My favorite example is the baby stroller. There was a meeting once with some customers and community officials, where one of the community officials believed that a baby stroller should be recyclable because it had plastic and metal components. But today's recycling processes are not set up to deconstruct that baby stroller. So what we have to do is start with education.

We have education programs with schools and communities, and we use mailers and our website to inform people.

WSJ: How much do higher contamination levels cost you?

MS. RANKIN: If we look at our gross operating expense, we have seen that go up to about $75 per ton of recyclable material, a 10% increase over the last couple of years. You have to slow down the sorting process at our plants to adjust for the higher contamination levels, increasing our labor, machinery and equipment costs as well as increasing the cost to dispose of the waste that we are pulling from the recycling stream. The idea would be with the help of technology to bring it down again.

WSJ: What is your company doing in terms of improving the recycling process at the new recycling plant in Chicago?

MS. RANKIN: The traditional recycling model uses sorters and employees to go through a process of pulling out the contaminated goods -- the nonrecyclable plastic or the greasy takeout box. In our new configuration, our equipment can sort and identify recycled content and allow the contamination to flow through as residue. We have been running test materials through the facility over the last few months, and we expect to be fully operational by the end of the second quarter.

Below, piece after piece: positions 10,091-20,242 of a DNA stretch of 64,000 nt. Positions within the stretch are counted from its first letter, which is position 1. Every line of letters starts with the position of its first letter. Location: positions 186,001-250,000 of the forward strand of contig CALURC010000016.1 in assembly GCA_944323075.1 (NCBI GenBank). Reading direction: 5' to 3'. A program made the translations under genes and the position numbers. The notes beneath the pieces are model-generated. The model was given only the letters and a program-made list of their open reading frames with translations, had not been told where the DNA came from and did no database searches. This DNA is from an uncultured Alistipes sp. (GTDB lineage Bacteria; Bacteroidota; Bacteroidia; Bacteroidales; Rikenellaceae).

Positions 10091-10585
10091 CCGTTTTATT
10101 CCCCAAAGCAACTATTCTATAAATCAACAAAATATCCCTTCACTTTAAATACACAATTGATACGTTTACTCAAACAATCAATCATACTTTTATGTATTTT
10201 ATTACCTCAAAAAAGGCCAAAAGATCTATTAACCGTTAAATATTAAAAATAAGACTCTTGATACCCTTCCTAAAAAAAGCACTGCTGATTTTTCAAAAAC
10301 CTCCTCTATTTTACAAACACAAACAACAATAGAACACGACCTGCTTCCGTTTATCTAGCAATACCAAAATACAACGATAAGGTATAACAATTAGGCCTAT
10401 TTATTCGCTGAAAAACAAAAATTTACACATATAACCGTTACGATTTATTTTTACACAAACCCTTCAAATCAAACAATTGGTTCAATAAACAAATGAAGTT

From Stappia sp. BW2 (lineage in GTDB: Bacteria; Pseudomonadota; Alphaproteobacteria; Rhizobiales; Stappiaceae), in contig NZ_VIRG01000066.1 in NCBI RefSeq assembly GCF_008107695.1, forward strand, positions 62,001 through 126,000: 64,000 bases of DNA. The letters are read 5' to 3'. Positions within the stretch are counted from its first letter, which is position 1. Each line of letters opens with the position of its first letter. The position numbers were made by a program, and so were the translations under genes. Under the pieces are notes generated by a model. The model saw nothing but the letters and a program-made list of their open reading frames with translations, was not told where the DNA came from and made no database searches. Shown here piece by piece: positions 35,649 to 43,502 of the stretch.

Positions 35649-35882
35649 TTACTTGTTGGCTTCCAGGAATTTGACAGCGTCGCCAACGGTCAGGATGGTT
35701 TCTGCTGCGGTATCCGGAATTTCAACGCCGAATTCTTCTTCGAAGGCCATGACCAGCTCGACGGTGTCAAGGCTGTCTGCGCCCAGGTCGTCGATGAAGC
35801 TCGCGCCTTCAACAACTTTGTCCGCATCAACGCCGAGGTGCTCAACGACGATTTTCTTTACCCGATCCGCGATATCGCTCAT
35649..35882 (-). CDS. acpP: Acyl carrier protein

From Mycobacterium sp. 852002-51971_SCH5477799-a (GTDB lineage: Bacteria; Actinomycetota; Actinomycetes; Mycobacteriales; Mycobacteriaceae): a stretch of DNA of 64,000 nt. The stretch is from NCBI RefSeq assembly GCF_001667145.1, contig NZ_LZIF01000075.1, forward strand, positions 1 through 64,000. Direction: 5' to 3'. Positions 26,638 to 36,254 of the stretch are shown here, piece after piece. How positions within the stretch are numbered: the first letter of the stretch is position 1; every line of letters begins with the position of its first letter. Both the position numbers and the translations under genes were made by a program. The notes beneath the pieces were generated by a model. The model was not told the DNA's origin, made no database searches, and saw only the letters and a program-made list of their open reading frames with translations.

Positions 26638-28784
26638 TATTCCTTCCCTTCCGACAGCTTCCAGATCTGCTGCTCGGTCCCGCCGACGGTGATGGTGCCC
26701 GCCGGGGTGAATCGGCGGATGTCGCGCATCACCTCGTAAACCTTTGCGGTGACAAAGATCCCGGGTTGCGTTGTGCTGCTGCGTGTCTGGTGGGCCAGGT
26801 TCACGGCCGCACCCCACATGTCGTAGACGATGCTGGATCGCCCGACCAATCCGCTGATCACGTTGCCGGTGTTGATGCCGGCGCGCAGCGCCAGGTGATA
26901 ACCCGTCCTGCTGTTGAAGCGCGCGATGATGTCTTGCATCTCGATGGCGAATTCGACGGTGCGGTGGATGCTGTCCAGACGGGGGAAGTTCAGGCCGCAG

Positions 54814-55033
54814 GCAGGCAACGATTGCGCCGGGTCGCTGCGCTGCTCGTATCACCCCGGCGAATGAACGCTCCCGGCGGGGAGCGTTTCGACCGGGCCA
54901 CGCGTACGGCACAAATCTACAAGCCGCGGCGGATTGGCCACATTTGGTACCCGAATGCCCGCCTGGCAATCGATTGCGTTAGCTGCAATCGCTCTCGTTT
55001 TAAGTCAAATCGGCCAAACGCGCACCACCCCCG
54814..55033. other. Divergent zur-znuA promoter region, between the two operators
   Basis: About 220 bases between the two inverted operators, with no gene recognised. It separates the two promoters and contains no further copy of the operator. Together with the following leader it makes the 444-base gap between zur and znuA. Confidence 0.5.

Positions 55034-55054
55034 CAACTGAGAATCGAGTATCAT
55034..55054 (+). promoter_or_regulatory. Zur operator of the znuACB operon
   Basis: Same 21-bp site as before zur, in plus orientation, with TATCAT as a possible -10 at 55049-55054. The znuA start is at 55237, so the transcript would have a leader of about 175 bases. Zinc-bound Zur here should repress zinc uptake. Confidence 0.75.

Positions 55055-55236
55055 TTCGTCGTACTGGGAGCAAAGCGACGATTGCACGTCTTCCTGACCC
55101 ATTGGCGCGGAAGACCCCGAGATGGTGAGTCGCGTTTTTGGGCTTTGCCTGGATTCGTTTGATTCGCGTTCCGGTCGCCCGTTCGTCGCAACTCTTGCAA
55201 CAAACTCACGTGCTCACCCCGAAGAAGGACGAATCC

WSJ: What is happening in your recycling business since the coronavirus crisis?

MS. RANKIN: The volumes there seem to be holding strong. What we are seeing is a transfer of waste from our commercial customers to our residential customers.

WSJ: Have you seen a change in terms of commodity prices for recycled goods?

MS. RANKIN: We have seen the domestic demand hold up and even to some extent increase from third parties who use recycled content in their manufacturing processes. That is impacting commodity prices and driving them higher. We see that as something that might benefit the near term.

WSJ: Are conversations with municipalities about paying more for recycling as a service continuing, given that municipalities don't have a lot of visibility into what their finances might be looking like in a few months' time?

MS. RANKIN: In this current environment, we're not going to be focused on actively pursuing contract renegotiations. That's not the right thing for us to be doing. We're going to be focusing on taking care of our customers with a sensitivity that's appropriate, given what everyone has on their plate.

Ms. Trentmann is a news editor at The Wall Street Journal's CFO Journal in New York. She can be reached at


(END) Dow Jones Newswires

March 29, 2020 22:14 ET (02:14 GMT)